by Michael Ketterhagen
“A sower went out to sow.”
The parable in Mark’s gospel about “the sower and the seed” has been on my mind a lot lately because of the beginning of the gardening season and my propensity to plant many vegetables, without considering the maintenance or harvest. One time, because of my desire to not kill any of the 300 tomato seeds I planted in the greenhouse trays, I transplanted them all in the outside gardens and was overwhelmed with the work ahead. I had forgotten about the weeding and the harvesting and preserving of the food. It wasn’t like planting seeds that Jesus of Nazareth was talking about.
Jesus, and the Himalayan Tradition as well, specifically refers to planting small phrases or words that are used in meditation as seeds. That’s what Jesus meant when he mentioned in his explanation of the parable in 4:10-20. Jesus was a sower of “beej” mantras in his followers.
“Beej” means “seed” in Sanskrit. It is often the first part of a mantra that is given to an initiate in the Yogic spiritual tradition. It is given to the new spiritually-initiated student to determine the nature of the student’s “soil,” namely, the student’s preparedness for the rigors of the spiritual life.
Jesus gave mantras, too. The most common mantra that has been passed down through the Christian monastic tradition is “Maranatha,” which means “Come, Lord, come!” The initiate would sit peacefully and repeat the word in a repetitive manner.
In yoga, this repetitive listening to the vibrational sound of a word or phrase and the still experience that the listening engenders is called “japa.”
The Hebrew mystical tradition also has a practice of repetitive meditative prayer. It is called “mishnah,” which means “repeated study.” Also, the name of God, the four-syllable word “yod-heh-vav-heh,” which is the name of God that Moses heard on Mount Sinai. English bibles translate this word as “Yahweh, or Lord, or Jehovah.”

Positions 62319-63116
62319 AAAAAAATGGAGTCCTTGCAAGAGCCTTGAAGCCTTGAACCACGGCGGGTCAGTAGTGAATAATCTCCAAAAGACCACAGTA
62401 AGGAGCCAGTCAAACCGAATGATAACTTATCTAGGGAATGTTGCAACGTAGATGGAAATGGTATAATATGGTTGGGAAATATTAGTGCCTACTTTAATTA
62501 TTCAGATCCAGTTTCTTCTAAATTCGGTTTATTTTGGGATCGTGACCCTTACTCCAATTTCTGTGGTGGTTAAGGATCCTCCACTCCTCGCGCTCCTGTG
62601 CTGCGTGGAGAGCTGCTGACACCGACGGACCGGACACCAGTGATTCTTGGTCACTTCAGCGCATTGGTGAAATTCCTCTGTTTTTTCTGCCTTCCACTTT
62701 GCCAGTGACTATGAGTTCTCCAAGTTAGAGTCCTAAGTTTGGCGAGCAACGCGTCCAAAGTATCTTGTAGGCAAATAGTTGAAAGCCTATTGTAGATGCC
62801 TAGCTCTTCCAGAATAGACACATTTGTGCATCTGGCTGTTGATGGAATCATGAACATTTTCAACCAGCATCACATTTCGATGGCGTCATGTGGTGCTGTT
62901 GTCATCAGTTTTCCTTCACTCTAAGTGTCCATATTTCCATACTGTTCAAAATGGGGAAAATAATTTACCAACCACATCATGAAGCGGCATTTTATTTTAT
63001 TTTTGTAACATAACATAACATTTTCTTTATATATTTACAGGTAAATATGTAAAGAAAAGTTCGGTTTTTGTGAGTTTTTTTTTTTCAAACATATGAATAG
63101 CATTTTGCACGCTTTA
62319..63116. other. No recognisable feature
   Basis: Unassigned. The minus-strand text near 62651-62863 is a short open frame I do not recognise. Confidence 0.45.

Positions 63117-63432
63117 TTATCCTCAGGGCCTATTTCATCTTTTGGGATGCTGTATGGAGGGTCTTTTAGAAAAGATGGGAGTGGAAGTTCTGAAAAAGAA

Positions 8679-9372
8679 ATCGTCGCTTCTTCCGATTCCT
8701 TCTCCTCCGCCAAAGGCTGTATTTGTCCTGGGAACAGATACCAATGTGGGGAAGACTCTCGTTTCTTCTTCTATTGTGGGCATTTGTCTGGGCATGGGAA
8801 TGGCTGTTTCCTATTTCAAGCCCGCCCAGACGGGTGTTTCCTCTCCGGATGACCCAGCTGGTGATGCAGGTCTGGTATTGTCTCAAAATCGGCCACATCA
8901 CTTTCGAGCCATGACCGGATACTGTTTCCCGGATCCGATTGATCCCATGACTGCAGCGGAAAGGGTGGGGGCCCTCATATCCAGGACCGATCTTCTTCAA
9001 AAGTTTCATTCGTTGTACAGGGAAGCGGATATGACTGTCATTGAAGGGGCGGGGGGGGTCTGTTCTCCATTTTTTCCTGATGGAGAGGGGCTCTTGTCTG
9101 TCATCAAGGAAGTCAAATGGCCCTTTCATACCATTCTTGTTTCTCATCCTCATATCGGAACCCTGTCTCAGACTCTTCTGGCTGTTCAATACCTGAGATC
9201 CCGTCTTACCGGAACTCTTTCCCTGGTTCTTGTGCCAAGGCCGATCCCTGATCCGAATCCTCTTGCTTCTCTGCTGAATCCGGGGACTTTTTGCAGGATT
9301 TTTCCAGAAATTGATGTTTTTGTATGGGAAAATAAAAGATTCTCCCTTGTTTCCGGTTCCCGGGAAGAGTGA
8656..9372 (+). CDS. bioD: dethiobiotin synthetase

In all these spiritual and religious traditions, the seed or mantra is planted by the sower/the gardener/the farmer and unlike the physical planter of the seed, like myself, all the sower has to do is nurture and maintain the growth of the mantra. It leads the meditator closer and closer to the harvest, which completely happens when we let go of our physical body and consciously move into the spiritual realms of consciousness and union with our divine nature.
So, I wonder about my deep desire to plant lots of vegetable seeds. Is this awareness of my planting practice the beginning of my cooperation with the true planter/sower of the seed in my life. My growth began when I was baptized and confirmed in the Catholic Christian Tradition and when I was initiated into the Himalayan Sri Vidya Tradition. My daily practice of the mantra(s) in the Himalayan Sri Vidya Tradition has been the fast-track for the growth of my spiritual consciousness. In that daily practice I maintain as consciously as possible my “environment/body/mind/soul” so that I can be prepared for my harvest, the joining of myself with the Divinity running my life.
May I fulfill that purpose and my I continue to “sow” many seeds in the minds and hearts and bodies of all who are prepared for a spiritual journey towards God.